Bins that talk and park benches that give you wifi
Willow Aliento | 17 October 2017
The Internet of Things may not come top of mind with landscaping, but the Future Street installation, opened last week in Sydney, shows how the two can be a natural fit.
The installation includes a solar powered smart bin that says “thank you” to people using it, and it can also detect substances that could be harmful to the public and report them.
It also features a driverless electric shuttle than can transport up to 12 people and park benches that are interactive and enable people to charge devices straight from the bench.
A data hub will analyse data from the precinct and people’s interactions within the street. The next generation of edible gardens in the form of vertical gardens and others ways of cultivating vegetables and herbs is also on show.
New chief executive of the Australian Institute of Landscape Architects Tim Arnold says the installation, opened by assistant minister for cities and digital transformation Angus Taylor is an example of how technology and landscaping can be integrated.
The project is a collaboration between AILA, Smart Cities Council Australia and New Zealand and Internet of Things Alliance Australia and is part of AILA’s 2017 International Festival of Landscape Architects.
Arnold told The Fifth Estate that the driver bringing IoT and landscape together is the influence landscape architects have on streets and public spaces – places where people are nowadays connected 24/7.
“We are fortunate to be at the forefront of it,” he says.
Landscape architects have the job of designing places that attract people, bring them in and encourage them to stay.
That means considering technology, digital connectivity and IoT as part of the design process.
“People expect technology in public spaces.”
This requires consideration of infrastructure such as cabling, as much as the traditional considerations around water, soil and hard and soft landscaping features.
It is also about the next evolution of thinking about spaces, such as how they connect to transport.
The Future Street showcases some of the newest technologies that are entering our public domains.
Arnold says government is pushing into the space, as are architects and engineers.
It will also form part of AILA’s education agenda for members and be a way for it to ensure it is bringing the next generation into the profession, Arnold says.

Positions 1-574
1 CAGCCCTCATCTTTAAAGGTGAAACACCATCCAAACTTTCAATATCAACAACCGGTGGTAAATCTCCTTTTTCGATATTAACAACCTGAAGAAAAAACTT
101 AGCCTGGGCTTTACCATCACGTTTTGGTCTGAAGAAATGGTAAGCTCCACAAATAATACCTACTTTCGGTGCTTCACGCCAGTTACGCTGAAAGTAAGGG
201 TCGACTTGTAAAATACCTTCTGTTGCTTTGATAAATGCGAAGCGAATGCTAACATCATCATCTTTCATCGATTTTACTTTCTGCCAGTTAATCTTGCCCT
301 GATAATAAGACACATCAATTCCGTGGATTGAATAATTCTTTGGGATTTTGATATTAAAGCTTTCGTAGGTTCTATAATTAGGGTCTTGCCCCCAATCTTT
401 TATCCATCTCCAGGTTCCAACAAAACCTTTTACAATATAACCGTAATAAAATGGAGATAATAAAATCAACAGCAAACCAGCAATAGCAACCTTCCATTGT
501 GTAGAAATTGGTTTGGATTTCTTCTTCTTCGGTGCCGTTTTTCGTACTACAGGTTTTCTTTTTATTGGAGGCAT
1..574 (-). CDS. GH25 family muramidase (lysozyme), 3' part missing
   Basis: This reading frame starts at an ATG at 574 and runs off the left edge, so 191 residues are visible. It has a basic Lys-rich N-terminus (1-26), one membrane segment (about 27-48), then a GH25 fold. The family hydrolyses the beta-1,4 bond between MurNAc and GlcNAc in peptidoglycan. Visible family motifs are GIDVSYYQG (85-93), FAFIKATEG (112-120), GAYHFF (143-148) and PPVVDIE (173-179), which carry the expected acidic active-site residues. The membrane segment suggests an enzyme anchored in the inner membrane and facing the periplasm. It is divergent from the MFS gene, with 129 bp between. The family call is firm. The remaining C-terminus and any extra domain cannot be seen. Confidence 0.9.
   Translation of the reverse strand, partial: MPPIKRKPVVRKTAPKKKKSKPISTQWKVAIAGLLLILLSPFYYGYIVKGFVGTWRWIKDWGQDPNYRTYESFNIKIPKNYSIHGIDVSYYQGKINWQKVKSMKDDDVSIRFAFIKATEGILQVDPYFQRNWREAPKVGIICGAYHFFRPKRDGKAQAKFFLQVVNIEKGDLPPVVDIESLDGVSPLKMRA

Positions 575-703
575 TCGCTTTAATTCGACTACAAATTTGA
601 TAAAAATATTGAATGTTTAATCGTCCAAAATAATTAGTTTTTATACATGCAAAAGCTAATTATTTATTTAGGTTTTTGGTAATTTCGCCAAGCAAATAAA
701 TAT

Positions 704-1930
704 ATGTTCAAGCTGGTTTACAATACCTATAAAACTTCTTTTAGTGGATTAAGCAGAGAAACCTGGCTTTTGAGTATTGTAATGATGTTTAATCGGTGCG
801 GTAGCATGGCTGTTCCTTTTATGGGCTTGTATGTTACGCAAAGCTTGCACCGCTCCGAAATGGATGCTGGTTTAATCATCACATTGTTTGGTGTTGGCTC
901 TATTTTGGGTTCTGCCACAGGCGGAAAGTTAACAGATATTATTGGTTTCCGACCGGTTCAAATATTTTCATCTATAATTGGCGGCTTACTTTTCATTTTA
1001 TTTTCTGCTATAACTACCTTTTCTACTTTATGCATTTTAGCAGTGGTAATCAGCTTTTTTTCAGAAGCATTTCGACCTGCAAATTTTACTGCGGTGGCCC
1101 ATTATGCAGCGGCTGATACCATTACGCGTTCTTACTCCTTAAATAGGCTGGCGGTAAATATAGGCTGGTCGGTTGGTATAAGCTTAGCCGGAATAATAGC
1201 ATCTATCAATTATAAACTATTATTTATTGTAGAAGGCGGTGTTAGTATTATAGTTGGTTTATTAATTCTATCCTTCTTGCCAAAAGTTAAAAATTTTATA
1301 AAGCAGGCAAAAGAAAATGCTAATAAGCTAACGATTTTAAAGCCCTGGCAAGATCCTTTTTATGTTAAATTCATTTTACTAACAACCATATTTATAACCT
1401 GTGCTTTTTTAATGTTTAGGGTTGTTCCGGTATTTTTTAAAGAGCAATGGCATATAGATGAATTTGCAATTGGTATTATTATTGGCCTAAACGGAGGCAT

The installation, designed by Place Design Group, involved bringing in one tonne of soil, 30 mature trees and three truckloads of smaller plants to transform a section of Alfred Street in front of Customs House at Circular Quay.
The installation has four distinct zones: the “street of today”, which has cars on it’ the “green street” with tree canopy and lawn, the “complete street” which features spaces for socialising, edible plants and driverless transport; and a “technology street” with a tech hub and virtual reality goggles so viewers can look at the street of the future.
Arnold says that one visiting landscape architect who took a stroll through while the project was being installed commented on how great the trees were, and how she wished her own city would do similar with its public square.
“I hope this [installation] encourages all councils across Australia to add green canopy to public spaces,” Arnold says.
And then there’s rising temperatures, health and schools
Given the recent ANU research predicting 50 degree days for Melbourne and Sydney in future, landscape architecture has a “fantastic opportunity” to reduce urban heat.
The greening highlights how green infrastructure connects to health infrastructure.
“The health aspect is a tremendous opportunity. Australians are becoming more aware of mental health and physical health, and well designed space with transport and green elements can benefit that.”
While there are many sectors including commercial offices, residential developments and even hospitals that are using greening as a way to improve wellbeing, there’s one sector he says AILA is keen to challenge – the education sector.
Last year’s My Park Rules competition, which saw a school in Canberra transform a concrete space into a greened and active playground showed how much of an impact better spaces have on how children play and interact.
“Australia does seem to have a love affair with concrete,” Arnold says.
This is where AILA aims to step in, by going to individual schools to reach the grassroots key decision-makers.
“Schools are conscious of resourcing – and it is important that the [landscape] industry remains innovative to provide solutions that are cost-effective.”
Initiatives such as getting children growing their own vegetables and undertaking small scale urban agriculture would have a “massive dividend” on investment in a country where around 75 per cent of children are not meeting daily guidelines for being active or are obese, Arnold says.